The British Medical Association has launched a campaign against bullying of healthcare staff in the workplace
Workplace bullying is an ongoing problem, and we already know that the mental health of doctors and other healthcare professionals has been long considered a taboo. In response to the issue, the BMA has posted a report outlining many of the issues it has come across and detailing case studies.
The author of the piece, Keith Cooper, shared his own experiences with and knowledge of being bullied within healthcare, and aims to educate the industry on how bullying can be tackled.
“You’ve probably heard quite a lot about bullying already,” Cooper said in his piece. “How bad it is for patient care. About being strong and speaking up. Here’s a leaflet, there’s a phone line. Let’s tick that box and move on.
“But I want the BMA’s anti-bullying campaign we’ve begun to be different. We need to start a conversation with everyone, including the bullies. We need to end the silence. To not stop until everyone knows where to find help and feels safe to do so. We need to help those who harass us to change. Some of us might have to admit that we’ve been bullies too.
“We know there’s a problem. We’ve listened to your experiences of being isolated, frozen out and marginalised by colleagues. Those feelings of being trapped, forced to work alongside your aggressors; how it harms your career, your health, your home life. The false accusations. In cold, hard facts, one in five doctors are bullied or harassed in the NHS.”
Cooper continued: “As a staff, associate specialist and specialty doctor, I was regularly informed of my ‘junior’ status by a colleague. Into my anaesthetic room he’d come, twiddle the controls on my perfectly balanced machine. Nothing said. Just changed it, then walked away. I was so stunned.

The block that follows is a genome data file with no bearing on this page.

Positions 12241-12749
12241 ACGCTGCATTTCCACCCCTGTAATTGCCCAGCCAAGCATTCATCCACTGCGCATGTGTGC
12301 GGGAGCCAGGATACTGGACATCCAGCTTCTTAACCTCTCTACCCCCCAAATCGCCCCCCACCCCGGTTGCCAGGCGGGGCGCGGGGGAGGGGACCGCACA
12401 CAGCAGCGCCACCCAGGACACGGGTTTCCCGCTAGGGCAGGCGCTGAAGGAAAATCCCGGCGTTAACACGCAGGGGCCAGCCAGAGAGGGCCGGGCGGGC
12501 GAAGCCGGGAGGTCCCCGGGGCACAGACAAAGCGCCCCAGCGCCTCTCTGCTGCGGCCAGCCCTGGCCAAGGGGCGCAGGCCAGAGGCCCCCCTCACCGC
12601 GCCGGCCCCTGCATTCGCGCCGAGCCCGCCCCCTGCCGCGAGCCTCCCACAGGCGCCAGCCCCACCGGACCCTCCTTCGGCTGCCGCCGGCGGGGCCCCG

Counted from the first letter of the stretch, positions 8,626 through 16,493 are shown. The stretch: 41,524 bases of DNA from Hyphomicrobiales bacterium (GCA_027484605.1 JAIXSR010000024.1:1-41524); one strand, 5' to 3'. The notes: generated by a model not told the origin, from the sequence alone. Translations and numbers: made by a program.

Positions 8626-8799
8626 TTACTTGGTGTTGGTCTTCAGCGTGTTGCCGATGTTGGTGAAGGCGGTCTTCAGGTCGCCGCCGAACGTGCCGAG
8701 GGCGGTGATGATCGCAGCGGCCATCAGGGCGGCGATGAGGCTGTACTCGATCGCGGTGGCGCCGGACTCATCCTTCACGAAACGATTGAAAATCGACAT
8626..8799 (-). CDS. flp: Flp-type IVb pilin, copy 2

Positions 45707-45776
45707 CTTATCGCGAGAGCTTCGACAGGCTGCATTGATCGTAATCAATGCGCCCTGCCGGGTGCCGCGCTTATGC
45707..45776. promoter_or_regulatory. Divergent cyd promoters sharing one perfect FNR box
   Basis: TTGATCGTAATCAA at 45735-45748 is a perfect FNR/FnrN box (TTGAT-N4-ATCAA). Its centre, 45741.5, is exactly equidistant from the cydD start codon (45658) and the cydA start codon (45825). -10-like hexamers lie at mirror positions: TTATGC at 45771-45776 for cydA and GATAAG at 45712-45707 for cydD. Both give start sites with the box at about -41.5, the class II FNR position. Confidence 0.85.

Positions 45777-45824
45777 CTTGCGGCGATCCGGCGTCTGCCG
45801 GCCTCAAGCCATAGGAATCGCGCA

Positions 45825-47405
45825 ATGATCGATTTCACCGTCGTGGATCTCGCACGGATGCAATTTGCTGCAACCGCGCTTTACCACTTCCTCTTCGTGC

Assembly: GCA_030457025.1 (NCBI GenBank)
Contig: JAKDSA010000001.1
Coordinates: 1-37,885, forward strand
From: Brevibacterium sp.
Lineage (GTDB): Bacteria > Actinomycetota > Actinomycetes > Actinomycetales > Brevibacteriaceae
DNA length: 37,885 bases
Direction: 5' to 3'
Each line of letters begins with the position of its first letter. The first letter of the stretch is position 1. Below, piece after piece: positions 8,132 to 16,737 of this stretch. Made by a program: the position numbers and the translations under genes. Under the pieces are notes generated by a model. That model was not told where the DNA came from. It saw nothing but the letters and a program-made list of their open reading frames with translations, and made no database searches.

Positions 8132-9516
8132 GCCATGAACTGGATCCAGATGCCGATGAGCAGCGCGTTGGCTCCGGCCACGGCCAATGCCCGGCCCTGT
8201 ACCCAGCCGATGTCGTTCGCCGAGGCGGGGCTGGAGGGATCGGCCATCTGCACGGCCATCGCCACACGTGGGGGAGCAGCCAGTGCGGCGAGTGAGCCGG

“We must do something about the bullies, too. Some don’t recognise their patterns of behaviour and the damaging effects they have. They might be horrified, they might not. Or what if it’s out of character? Is there trouble at home? Even doctors get ill, of course. We must think of the future, of changing the culture. About how we treat and train the next generation. How to put paid to the unproud tradition of training by humiliation, which some still pass on. We need to find role models for doctors and team leaders, an alternative to belittling power plays.
“I don’t believe that bullying and harassment is ‘all in the game’ of the medical profession, as some still do. You’ve told us you want an end to it. We won’t stop until it does.”
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